Rita El Khoury / Android Authority
If you live outside the US, you’ve probably hit this problem with Google Assistant and smart speakers more than once: Getting voice recognition to understand a very local person or town name is an exercise in frustration. You try to pronounce it the native way, then you try to guess how an English-taught AI machine would pronounce it, then you eventually curse and decide to type the question on your phone or computer instead of wasting more time with voice commands.
I know this has happened to me weekly, if not daily. My biggest problem, when I used to live in Lebanon, was inquiring about the weather in two towns I visited pretty often. The first is called Ballouneh and pronounced like Balloon’eh, while the second is Qlayaat and… Well… Let’s just say that it can be spelled in dozens of ways ranging from Qleiat to Koleyat, and you don’t want to know how it’s pronounced. Assistant was never good at recognizing either of these, no matter how I enunciated them.
I often had trouble getting Assistant to understand me when I pronounced two Lebanese town names.
Eventually, it occurred to me that I could do a similar thing to what I’ve done for my Arabic-named family members and teach Google a shortcut, in a way. I don’t say “call Ibrahim El Khoury,” I say “call dad,” so it stands to reason that I could just say “what’s the weather in the mountain” instead of trying — and failing — to articulate Qlayaat in any machine-friendly fashion.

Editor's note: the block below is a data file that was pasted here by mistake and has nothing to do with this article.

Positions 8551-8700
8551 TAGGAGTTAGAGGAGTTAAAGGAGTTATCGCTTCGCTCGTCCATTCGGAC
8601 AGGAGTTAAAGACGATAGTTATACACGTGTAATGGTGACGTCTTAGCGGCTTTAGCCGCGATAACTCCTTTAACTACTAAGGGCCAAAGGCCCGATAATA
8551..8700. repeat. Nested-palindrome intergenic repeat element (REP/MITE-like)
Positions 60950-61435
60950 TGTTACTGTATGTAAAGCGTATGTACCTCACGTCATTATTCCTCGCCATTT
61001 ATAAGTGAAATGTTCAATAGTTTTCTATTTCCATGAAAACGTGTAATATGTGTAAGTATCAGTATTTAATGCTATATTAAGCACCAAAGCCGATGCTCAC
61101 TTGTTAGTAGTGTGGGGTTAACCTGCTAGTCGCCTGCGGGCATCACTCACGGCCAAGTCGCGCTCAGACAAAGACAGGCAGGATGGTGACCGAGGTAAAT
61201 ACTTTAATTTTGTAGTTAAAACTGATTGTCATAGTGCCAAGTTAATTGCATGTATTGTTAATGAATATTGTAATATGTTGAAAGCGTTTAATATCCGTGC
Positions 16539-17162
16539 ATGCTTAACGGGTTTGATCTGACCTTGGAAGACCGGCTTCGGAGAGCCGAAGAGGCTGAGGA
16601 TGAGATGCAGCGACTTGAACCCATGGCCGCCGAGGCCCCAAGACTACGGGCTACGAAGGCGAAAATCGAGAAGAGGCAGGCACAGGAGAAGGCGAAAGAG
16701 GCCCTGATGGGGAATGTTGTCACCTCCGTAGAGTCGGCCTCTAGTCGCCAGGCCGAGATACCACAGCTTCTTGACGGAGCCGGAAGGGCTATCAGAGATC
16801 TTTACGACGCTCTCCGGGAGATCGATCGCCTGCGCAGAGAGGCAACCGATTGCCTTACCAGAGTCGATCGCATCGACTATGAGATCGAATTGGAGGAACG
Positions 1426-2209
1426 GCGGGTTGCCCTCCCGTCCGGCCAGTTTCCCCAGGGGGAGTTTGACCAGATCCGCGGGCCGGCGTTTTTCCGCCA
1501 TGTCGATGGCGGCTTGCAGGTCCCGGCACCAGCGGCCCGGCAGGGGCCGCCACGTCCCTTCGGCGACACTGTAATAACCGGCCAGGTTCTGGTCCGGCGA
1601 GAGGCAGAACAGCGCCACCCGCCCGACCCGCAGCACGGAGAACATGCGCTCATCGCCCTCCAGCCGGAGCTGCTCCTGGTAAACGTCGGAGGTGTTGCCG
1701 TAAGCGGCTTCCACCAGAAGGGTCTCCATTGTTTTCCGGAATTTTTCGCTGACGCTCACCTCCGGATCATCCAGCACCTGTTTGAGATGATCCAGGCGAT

Since Google Assistant doesn’t support location shortcuts except for “home” and “work,” I set out to create my own shortcuts, through Assistant routines.
If you don’t know how those work, you have to head to Google Assistant settings (either from the main Google app or Google Home app), then tap Routines > New > Personal or Household (depending on whether you want other home members to use this shortcut too). Then, Add starter > When I say to Google Assistant and type “What’s the weather in the mountain” and tap Add starter. And finally Add action > Try adding your own and type “what’s the weather in Qlayaat Lebanon” and tap Done.
Routines act like shortcuts, so you can replace any problematic town name with simpler words like town, mountain, or lake.
Of course, you can vary the keywords here, from mountain to beach to ice to lake (or use any other triggering sentence you prefer) and insert any town name you often visit in the action component. The trick is in spelling it correctly as Google Search would recognize it.
Now, all I need to do is ask Assistant “what’s the weather in the mountain?” and it’ll tell me the weather in Qlayaat. “In the mountain” certainly rolls off the tongue better and the risk of Assistant failing to understand that is super, super low. I even tried the trick with Llanfairpwllgwyngyll in Wales and Qeqertarsuatsiaat in Greenland and it worked in both.
I personally use this routine trick for weather updates in specific Lebanese towns, but you can try it for driving directions or looking up restaurants too in towns with unpronounceable names.
Routines can also act as shortcuts for any other question that you may find difficult to enunciate or that Assistant has trouble understanding. The only issue is that you have to create a new routine for each of these shortcuts — an annoying and time-consuming process. On the upside, though, Google already understands “home” and “work” so the odds of you frequently asking about other towns with unpronounceable names are likely low.
Do you use routines to help Google Assistant understand you better and faster?